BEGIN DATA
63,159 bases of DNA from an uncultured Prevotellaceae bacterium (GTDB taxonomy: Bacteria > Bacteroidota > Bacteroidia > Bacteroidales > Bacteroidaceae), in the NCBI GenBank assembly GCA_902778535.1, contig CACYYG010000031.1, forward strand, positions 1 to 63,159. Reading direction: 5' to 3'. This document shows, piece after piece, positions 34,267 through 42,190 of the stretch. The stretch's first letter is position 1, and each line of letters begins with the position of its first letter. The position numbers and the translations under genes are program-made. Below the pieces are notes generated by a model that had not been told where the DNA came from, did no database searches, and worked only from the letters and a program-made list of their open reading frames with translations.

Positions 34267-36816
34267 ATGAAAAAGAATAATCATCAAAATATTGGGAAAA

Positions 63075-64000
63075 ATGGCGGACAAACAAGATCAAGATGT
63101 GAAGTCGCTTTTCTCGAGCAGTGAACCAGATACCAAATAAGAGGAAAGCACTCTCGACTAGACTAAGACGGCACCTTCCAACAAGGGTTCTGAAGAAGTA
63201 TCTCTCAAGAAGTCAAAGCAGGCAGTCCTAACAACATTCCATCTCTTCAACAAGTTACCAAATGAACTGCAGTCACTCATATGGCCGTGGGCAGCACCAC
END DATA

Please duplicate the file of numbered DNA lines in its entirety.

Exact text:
63,159 bases of DNA from an uncultured Prevotellaceae bacterium (GTDB taxonomy: Bacteria > Bacteroidota > Bacteroidia > Bacteroidales > Bacteroidaceae), in the NCBI GenBank assembly GCA_902778535.1, contig CACYYG010000031.1, forward strand, positions 1 to 63,159. Reading direction: 5' to 3'. This document shows, piece after piece, positions 34,267 through 42,190 of the stretch. The stretch's first letter is position 1, and each line of letters begins with the position of its first letter. The position numbers and the translations under genes are program-made. Below the pieces are notes generated by a model that had not been told where the DNA came from, did no database searches, and worked only from the letters and a program-made list of their open reading frames with translations.

Positions 34267-36816
34267 ATGAAAAAGAATAATCATCAAAATATTGGGAAAA

Positions 63075-64000
63075 ATGGCGGACAAACAAGATCAAGATGT
63101 GAAGTCGCTTTTCTCGAGCAGTGAACCAGATACCAAATAAGAGGAAAGCACTCTCGACTAGACTAAGACGGCACCTTCCAACAAGGGTTCTGAAGAAGTA
63201 TCTCTCAAGAAGTCAAAGCAGGCAGTCCTAACAACATTCCATCTCTTCAACAAGTTACCAAATGAACTGCAGTCACTCATATGGCCGTGGGCAGCACCAC